A total of four platforms in the UK profit twice from clients' cash holdings.
Data compiled by consultancy firm the Lang Cat showed Parmenion, James Hay, Novia and AJ Bell all have a policy of not passing on any interest received on client cash to the end client, as well as of charging clients to hold cash.
Novia's results out this week showed retaining interest contributed as much as a third to the profits the platform made in 2018.
The accounts showed the platform made a profit of £5.6m in the year, with about £2m of this being attributed to 'other' income such as interest on client cash.
The issue concerns interest accrued on money held in bank accounts from dividend proceeds or savings used to make regular investments.
Earlier this year rival platform Hargreaves Lansdown, which passes on some of the interest earned to clients, reported a profit of £153m, of which £33m was attributable to client interest, representing a ratio of 21 per cent.
Of the platforms the Lang Cat looked at only six do not charge to hold cash, but the bulk of platforms pass on at least some of the interest they receive on the cash to the client.
The six platforms that do not levy a charge to manage cash are Hargreaves Lansdown, Zurich, Seven IM, Old Mutual Wealth, Funds Network, and Alliance Trust Savings.
Platforms' interest rate retention was first flagged by FTAdviser in 2014, when ten out of 12 platforms stated they retained interest from cash accounts.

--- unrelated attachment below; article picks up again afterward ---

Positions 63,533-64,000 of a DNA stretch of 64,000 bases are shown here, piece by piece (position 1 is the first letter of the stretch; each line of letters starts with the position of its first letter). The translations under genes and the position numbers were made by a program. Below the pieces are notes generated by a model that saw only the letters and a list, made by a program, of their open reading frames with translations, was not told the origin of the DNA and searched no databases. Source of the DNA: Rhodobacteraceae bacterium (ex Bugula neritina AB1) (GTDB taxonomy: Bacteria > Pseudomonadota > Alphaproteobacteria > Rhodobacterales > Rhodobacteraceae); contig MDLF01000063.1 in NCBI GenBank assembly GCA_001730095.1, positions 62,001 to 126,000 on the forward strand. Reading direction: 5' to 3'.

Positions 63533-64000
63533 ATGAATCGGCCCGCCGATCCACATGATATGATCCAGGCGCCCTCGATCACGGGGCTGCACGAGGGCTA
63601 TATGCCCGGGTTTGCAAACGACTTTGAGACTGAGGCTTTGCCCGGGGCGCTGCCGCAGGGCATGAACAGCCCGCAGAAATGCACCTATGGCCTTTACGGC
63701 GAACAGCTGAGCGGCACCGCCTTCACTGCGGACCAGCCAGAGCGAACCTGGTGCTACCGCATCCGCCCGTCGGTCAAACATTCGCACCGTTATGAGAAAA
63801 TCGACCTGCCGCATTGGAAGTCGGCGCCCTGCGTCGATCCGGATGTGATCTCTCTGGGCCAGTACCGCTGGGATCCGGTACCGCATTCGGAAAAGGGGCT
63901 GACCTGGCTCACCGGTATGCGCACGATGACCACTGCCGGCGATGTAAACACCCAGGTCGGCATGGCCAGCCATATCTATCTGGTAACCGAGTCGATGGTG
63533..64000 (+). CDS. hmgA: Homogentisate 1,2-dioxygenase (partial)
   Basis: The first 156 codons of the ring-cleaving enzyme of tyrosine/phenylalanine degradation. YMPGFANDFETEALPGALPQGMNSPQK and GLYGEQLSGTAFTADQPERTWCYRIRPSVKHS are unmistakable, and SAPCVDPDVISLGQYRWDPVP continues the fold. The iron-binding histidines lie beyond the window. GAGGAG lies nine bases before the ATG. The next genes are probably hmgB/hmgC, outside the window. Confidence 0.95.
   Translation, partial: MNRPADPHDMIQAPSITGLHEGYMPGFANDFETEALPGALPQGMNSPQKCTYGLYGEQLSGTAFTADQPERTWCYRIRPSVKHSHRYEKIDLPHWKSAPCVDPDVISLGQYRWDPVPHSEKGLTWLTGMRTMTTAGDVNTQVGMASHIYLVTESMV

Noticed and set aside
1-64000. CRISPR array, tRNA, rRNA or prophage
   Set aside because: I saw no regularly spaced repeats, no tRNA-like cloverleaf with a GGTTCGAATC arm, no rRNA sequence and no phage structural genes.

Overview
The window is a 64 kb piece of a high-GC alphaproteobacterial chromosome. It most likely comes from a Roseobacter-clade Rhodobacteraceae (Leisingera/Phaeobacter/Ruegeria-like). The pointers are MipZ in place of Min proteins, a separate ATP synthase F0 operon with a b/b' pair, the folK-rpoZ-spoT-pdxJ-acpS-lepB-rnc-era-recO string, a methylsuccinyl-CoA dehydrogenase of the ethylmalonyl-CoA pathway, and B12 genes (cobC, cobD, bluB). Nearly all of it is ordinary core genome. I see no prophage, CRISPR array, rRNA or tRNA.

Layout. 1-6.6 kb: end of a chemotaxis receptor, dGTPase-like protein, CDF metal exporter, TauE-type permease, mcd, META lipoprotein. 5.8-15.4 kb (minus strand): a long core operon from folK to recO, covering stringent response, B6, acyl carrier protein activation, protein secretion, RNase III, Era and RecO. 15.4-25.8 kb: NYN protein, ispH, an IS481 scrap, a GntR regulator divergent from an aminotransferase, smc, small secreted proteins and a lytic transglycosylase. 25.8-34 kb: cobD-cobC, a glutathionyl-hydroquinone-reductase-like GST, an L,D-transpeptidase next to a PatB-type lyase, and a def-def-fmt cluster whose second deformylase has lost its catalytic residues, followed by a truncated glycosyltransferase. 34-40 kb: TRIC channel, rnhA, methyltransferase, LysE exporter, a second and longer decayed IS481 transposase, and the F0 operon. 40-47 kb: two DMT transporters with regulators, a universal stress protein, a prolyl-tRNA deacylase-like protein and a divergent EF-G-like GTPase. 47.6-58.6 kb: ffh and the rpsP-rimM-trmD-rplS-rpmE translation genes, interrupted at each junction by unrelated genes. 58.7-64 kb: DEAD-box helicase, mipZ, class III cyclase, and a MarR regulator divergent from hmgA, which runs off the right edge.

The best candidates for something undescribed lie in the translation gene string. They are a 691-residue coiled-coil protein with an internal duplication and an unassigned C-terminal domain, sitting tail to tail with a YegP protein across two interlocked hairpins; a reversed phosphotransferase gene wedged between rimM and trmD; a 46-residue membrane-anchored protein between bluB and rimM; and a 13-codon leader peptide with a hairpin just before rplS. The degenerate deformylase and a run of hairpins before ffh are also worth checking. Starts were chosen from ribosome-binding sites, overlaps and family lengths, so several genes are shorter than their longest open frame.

Novia’s policy is to pay clients an interest rate of the Bank of England base rate minus 0.75 per cent. As the base rate is presently 0.75 per cent, this means the net amount paid to clients is presently zero.
A representative of Novia said while other platforms do not levy a charge directly for holding cash they either have a higher platform charge or other charges, such as exit fees, it does not have.
They added that as UK interest rates rise, clients will get a better return from their cash holdings.
Representatives of Parmenion, which is owned by Aberdeen Standard Investments, said the company has recently decided to change its policy.
The representative said: "Parmenion reviews the cash interest we pay customers on a regular basis.
"We currently receive different rates from our different banking partners and currently receive c.0.2 per cent. We have recently reviewed our policy and are planning to start paying interest on cash balances from July 1.
"We have always been transparent about our fees and charges, including the interest we pay.
"We fundamentally believe that there are better low risk options for customers than holding large amounts of cash on platform and as such, we proactively review individual cash balances and will take action if the amount held in cash looks too high."